TISA is a radical extension of the General Agreement on Trade in Services (GATS). It binds countries to a neoliberal regime for services.
The Trade in Services Agreement (“TiSA”) is a proposed agreement to roll back regulation of international trade in services. There are 23 countries involved in the negotiations, the most significant being the EU (who negotiate as a single bloc) and the US.
While TiSA is a narrower agreement than the TPPA (it doesn’t deal with border tariffs on goods and it doesn’t include some of the worst parts of the TPPA like Investor State Dispute Resolution) if it is agreed to, it will have a big effect on New Zealand’s ability both to regulate in the public interest and to support local organisations to provide service to the New Zealand public.
In a nutshell, the idea of TiSA is to make it easier for service providers (such banks, insurance companies, internet service provider, freight companies and healthcare providers) to sell their services to consumers in another country. This would be done by stripping away regulations and other practices which get in the way of corporate profits.
This deregulation would then by locked in by the TiSA agreement so that future governments are bound to protect corporate interests rather than the public good. One of the areas which TiSA would have a huge impact on is the regulation of financial services. The leaked text shows the US and EU, which pushed financial services liberalisation in the WTO, are the most active in the financial services negotiations on TISA. The third most active participant is the renowned tax haven of Panama. The clauses which have been tavled in the agreement are designed to ‘discipline’ governments attempting to regulate cross-border financial transactions. Under these rules, member countries would be punished for attempting to do the following things:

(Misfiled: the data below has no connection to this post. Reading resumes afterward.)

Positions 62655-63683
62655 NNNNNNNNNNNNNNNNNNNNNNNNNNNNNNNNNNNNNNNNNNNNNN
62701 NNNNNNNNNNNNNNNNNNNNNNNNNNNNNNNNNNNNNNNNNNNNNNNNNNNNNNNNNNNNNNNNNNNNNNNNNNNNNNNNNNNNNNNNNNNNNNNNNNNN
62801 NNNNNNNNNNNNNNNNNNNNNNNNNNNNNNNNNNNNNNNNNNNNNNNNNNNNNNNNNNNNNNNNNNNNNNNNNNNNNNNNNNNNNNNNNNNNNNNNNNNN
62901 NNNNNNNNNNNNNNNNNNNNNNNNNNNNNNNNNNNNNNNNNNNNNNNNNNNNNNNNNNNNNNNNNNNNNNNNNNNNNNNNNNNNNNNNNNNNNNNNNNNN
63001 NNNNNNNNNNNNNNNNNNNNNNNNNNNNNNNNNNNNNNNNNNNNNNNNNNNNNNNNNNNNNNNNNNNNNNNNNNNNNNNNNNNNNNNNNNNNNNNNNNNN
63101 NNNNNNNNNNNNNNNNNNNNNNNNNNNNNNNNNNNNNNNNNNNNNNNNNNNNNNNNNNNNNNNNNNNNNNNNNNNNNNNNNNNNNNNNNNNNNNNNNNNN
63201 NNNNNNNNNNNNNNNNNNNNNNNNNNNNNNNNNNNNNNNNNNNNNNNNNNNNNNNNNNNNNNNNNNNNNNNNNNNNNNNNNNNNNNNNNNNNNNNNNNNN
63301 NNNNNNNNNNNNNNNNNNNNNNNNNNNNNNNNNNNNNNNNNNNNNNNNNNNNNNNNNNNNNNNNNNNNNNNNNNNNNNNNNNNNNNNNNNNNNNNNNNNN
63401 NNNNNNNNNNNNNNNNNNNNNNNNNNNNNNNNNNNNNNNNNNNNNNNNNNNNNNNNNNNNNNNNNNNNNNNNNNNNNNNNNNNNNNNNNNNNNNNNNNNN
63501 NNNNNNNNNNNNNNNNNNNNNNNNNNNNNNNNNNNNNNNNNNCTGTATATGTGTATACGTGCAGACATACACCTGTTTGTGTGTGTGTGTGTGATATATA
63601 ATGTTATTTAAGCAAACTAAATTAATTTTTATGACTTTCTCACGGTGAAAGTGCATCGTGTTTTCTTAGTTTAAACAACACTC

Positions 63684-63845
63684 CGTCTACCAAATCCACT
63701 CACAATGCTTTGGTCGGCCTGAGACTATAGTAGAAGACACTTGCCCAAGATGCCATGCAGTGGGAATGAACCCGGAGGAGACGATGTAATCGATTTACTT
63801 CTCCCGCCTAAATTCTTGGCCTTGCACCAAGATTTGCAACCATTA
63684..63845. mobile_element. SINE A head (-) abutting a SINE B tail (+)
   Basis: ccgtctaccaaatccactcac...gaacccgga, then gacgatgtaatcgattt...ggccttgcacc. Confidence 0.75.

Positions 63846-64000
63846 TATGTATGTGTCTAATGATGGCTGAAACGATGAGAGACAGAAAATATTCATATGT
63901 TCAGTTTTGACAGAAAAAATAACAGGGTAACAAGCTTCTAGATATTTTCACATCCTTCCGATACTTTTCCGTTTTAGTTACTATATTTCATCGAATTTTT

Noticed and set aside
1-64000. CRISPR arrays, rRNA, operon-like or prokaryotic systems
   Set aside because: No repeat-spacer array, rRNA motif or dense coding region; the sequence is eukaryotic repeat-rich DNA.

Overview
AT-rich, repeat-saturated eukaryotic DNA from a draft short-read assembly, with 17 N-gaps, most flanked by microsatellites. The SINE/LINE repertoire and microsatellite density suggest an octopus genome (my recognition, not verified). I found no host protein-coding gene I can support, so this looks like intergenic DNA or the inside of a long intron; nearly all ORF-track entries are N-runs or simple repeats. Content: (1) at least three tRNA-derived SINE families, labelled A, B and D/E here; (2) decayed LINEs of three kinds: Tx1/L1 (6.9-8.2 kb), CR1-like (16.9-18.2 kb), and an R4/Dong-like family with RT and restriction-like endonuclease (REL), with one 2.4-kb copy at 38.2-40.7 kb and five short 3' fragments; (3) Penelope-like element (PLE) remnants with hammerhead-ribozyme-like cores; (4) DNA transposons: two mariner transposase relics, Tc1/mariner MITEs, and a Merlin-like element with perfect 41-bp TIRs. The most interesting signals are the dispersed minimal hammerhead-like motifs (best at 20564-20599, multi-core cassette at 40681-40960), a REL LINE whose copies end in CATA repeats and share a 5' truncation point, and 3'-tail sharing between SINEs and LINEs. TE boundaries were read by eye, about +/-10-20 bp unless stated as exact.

- Putting limits on the size of financial institutions (too big to fail)
- Regulating activities like deposit taking banks that also trade on their own account
- Regulating foreign investment through subsidiaries (regulated by the host) rather than branches
- Requiring that financial data is held onshore
- Regulating fund transfers for cross-border transations
- Keeping state monopolies on pension funds or disaster insurance
- Requiring disclosure requirements on offshore operations in tax havens
- Requiring that certain transactions must be conducted through public exchanges, rather than invisible over-the counter operations
- Requiring state approval for sale of ‘innovative’ (potentially toxic) financial products
- Regulating of credit rating agencies or financial advisers
- Placing controls on hot money inflows and outflows of capital
- Requirements that a majority of directors are locally domiciled
- Regulating hedge funds
Undemocratic and Top Secret
A cover sheet within the leaked TiSA documents reveals that the text will not be declassified until 5 years after the TISA comes into force or the negotiations are otherwise closed.
The Vienna Convention on the Law of Treaties recognizes background documents (travaux preparatoires) are essential for interpreting legal texts. But these are also being kept secret.
This secrecy makes it impossible for policy-makers, regulators, non-government supervisory agencies, opposition political parties, financial services firms, academics and other commentators to understand the intended meaning or apply the text with confidence.
A good summary of what TISA represents is available on the www.bilaterals.org website: Ten things you need to know about TiSA. Updated information about TiSA is also available.
TiSA was rumoured to be close to completion in late 2016. However, with Donald Trump coming into power in the United States, the negotiations appear to have stalled. No further TiSA negotiating rounds are expected in 2017.